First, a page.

First of the unlikely table companions is Mrs. Cassandra Argus, Mousey's deranged godmother and involved in the boating accident that killed her mother, which took a toll on her mental conditions and now shrieks eerie sounding prophecies. Beatrice "Budgie" Dijon is Mousey's aunt and the wife of the insufferable Colonel Nigel Dijon, who seems obsessed with smacking people and actually shocked to find out the cook, Mr. Ching, is an "Oriental." You have to be pretty racist, if that is your first complaint considering the quality of Mr. Ching's cooking. Derrick Costain is Mousey's well-dressed fiancé and rumored gold digger. Mr. Eustace Drupe is the dome-headed lawyer and trustee of Mousey's funds, but, since this is a detective story, Drupe is one of those "Wicked Uncle Andre" types. Cerise Redford and the housekeeper, Mrs. Hook, round out the party and they mix, socially, as well as soccer fans of opposing teams and beer.

Fortunately, they soon stumble over the first body in the coal pile and it's been neatly chopped up, and from here on out the plot is compartmentalized in murder blocks: a murder is committed and Viola thinks she has pieced together the solution only to be upset by another murder. The (false) solution that tied together the first three murders can easily stand on its own (great clueing) and the case Violet made against her own brother was simply amusing – an (unconscious) spoof of the case against Roger Sheringham from Anthony Berkeley's Jumping Jenny (1933)? I surely got the impression Morse Fairleigh knew her classics. By the way, Drupe was killed in a locked room, but Violet completely forgot about the impossible angle until the story was nearing its end and the explanation was perhaps the only part of the story that should've stayed in the past (somewhere around the mid-to late 1800s).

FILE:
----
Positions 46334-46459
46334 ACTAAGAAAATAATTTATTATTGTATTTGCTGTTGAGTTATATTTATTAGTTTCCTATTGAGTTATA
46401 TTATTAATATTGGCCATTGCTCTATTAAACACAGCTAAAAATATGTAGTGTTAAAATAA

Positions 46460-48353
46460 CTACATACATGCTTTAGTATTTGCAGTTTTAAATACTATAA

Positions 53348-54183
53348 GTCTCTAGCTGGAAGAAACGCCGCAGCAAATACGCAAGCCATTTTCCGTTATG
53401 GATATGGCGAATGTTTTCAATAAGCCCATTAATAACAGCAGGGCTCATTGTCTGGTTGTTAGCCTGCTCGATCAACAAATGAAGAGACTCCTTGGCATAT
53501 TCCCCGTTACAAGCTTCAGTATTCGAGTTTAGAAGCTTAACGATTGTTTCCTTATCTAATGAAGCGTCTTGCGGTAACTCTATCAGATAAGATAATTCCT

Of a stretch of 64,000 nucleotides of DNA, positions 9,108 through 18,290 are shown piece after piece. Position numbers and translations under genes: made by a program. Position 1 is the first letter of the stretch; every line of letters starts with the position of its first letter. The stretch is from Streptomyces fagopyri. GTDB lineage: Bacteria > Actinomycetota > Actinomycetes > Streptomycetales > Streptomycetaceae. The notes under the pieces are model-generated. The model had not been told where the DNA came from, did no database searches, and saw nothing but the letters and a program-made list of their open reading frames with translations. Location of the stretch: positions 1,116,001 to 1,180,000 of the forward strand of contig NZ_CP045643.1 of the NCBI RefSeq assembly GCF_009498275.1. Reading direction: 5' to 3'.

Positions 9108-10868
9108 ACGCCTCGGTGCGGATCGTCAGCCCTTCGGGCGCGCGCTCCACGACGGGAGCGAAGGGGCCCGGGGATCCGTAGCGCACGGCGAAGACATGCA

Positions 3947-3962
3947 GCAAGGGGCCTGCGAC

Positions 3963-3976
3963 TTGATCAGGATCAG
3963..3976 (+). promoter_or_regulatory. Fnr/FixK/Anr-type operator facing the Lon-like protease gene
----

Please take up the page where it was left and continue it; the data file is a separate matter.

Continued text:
This compartmentalized story telling helped in keeping the insanity in proper bounds, until the end, because the mounting terror of being picked off one-by-one wasn't enough. There had to be a radio broadcast on the only station they could receive, Big Band Era station, announcing a mass murderer had escaped from a high security prison – and he's familiar with the island. On a side note: I suspect Kanari Yozaburo from lifting bits and pieces of the plot for The Legend of Lake Hiren (1994) and given his own interpretation to other aspects of the plot, which wouldn't be the first time. The Mummy's Curse (1993) is basically an abridged version of Soji Shimada’s The Tokyo Zodiac Murders (1981). I know the line between emulation and copyright infringement can be sketchy at times, but Yozaburo walked that line as if it was the Silk Road during its heyday. Picking up ingredients here and there when it was time to hand in a new manuscript. But I'm getting off-topic here and long-winded.